Biographical Information

After the Civil War the United States sought restitution from Great Britain which, despite its neutrality, had allowed Confederate cruisers bent on destroying U.S. commerce to come and go from its ports during the war. The U.S. government and private citizens claimed millions of dollars of damage and loss at the hand of these cruisers. The Treaty of Washington, signed by the U.S. and Britain in early 1871, among other things, provided for arbitration of these claims. In the fall of that year, representatives of the two countries went to Geneva to argue their cases before an international arbitration tribunal, the first of its kind. The United States' case was argued by former Assistant Secretary of State Bancroft Davis, along with lawyers Caleb Cushing, William M. Evarts, and Morrison R. Waite, under the direction of Secretary of State Hamilton Fish and Secretary of Treasury George Boutwell. On the tribunal were Charles Francis Adams representing the U.S., Chief Justice Sir Alexander Cockburn of Great Britain, along with arbitrators from Brazil, Italy, and Switzerland. At the conclusion, Great Britain agreed to pay the U.S. the $15,500,000 (£3,200,00) awarded by the tribunal to cover the depredations of the cruisers Alabama, Florida,and Shenandoah.

Bancroft Davis and members of the cabinet had originally hoped to recover far more from Great Britain than the amount of loss directly attributable to the cruisers. They had wanted to hold the British liable for losses in commerce, hikes in insurance rates, and even the general costs of a protracted war. The tribunal was not sympathetic to this side of the U.S. case, and subsequently, individual claimants feared that the government would try to withhold some of the award for the ailing treasury. Congress, however, favored the claimants and, soon after the arbitration award was made, established a Court of Commissioners of Alabama Claims in Washington to handle individuals' cases.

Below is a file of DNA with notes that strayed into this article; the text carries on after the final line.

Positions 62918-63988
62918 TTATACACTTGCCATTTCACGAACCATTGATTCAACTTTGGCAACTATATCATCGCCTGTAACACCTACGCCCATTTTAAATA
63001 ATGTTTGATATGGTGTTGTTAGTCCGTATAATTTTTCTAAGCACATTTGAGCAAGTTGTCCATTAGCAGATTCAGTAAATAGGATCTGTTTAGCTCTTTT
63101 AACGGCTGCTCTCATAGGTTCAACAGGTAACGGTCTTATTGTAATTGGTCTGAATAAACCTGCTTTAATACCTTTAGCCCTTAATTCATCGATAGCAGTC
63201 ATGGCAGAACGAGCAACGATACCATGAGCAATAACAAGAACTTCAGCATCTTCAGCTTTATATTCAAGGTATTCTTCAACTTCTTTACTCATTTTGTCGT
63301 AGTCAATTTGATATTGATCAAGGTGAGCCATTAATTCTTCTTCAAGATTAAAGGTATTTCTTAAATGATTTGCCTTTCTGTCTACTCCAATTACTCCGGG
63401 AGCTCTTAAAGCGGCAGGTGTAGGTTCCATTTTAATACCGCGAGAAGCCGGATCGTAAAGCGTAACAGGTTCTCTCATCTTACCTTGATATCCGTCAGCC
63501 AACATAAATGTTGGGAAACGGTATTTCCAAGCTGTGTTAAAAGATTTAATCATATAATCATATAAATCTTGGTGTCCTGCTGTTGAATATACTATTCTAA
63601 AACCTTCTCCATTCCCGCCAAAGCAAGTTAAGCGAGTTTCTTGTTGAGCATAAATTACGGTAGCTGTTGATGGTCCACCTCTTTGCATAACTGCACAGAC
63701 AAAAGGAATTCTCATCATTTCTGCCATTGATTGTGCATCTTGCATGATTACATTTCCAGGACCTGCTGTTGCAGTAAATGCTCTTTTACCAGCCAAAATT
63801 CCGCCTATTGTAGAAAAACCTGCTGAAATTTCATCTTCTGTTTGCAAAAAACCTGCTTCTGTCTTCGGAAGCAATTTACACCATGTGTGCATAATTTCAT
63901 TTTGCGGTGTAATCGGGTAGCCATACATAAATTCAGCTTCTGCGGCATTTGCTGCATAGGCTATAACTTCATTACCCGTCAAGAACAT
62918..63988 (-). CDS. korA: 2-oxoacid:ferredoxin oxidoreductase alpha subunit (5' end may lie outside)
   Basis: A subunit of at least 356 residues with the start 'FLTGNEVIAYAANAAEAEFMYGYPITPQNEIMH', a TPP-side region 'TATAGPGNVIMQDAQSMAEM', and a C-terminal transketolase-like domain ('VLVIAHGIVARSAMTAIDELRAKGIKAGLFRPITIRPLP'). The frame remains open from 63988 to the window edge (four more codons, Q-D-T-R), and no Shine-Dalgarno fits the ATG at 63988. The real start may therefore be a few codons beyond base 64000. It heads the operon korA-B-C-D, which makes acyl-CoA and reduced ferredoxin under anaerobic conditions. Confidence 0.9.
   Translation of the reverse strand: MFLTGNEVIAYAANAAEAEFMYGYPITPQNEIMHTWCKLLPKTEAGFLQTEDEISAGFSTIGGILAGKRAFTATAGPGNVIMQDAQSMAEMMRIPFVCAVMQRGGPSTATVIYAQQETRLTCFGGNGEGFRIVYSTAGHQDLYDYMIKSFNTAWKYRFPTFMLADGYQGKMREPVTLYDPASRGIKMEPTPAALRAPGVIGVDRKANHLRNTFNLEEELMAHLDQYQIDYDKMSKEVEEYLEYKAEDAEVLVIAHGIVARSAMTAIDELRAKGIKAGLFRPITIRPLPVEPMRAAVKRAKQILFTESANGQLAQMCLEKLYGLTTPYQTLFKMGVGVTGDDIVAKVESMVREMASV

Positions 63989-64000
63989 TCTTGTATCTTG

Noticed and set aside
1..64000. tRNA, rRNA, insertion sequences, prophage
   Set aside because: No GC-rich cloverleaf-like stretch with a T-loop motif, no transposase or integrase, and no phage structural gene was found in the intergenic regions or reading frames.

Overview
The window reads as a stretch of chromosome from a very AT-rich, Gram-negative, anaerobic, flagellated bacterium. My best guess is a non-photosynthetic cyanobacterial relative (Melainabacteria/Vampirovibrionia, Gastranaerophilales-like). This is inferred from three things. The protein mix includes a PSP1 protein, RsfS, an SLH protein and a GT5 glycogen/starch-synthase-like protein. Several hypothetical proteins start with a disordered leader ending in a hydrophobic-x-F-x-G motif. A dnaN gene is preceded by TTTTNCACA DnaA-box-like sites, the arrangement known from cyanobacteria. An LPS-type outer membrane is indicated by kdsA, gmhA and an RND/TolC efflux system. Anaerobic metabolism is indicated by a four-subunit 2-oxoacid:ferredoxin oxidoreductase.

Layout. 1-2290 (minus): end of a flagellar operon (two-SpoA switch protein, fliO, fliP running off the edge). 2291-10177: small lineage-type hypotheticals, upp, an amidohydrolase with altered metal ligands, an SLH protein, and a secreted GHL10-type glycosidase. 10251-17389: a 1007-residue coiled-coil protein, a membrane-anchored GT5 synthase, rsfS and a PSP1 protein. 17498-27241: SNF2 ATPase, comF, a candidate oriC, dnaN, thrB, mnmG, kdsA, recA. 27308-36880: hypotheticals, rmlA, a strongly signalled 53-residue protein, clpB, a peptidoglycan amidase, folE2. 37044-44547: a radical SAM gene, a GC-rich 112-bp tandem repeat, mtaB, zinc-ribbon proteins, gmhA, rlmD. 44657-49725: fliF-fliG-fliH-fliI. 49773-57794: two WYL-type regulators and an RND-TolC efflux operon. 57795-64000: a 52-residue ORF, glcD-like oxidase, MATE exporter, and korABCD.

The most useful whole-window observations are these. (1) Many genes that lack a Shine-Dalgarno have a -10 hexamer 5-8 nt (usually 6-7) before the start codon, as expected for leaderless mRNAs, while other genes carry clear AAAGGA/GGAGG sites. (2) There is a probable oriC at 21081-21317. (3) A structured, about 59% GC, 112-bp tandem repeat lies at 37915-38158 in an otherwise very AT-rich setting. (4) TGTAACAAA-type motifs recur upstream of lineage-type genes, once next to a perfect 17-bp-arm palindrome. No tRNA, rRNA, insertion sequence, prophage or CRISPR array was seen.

The letters in this collection were written to William W. Crapo, a lawyer in New Bedford, Massachusetts. Crapo, educated at Yale College and Harvard Law School, began practicing law when he was twenty-five. That same year he became city solicitor and the following year, representative to the General Court. He was also active in politics, serving three terms in Congress and running unsuccessfully several times as the Republican candidate for governor of Massachusetts. By Crapo's fortieth year, 1870, when this correspondence begins, he was a prominent figure in legal, business, and political circles in his state. Along with other New Bedford lawyers Charles R. Tucker and George C. Crocker, Crapo was beginning to prepare claims for a number of New England "Sufferers," principally whalers, who had lost property to or incurred damage because of the Confederate cruisers' actions. In addition Crapo worked closely with New York lawyers Henry A. Barling and A. H. Davis, who were partners, as well as Charles C. Beaman, Jr.

Beaman, formerly private secretary to Massachusetts Senator Charles Sumner, published The National and Private "Alabama Claims: and Their "Final and Amicable Settlement""in March of 1871, and early the following year was sent to Geneva to assist Bancroft Davis in arguing the U.S. case by gathering and presenting evidence of the claims. The association of Crapo, Barling and Davis with Beaman was critical to the preparation of their clients' claims, as well as to their tactical lobbying efforts in Washington between the time of the award and the creation of the Claims Commission.

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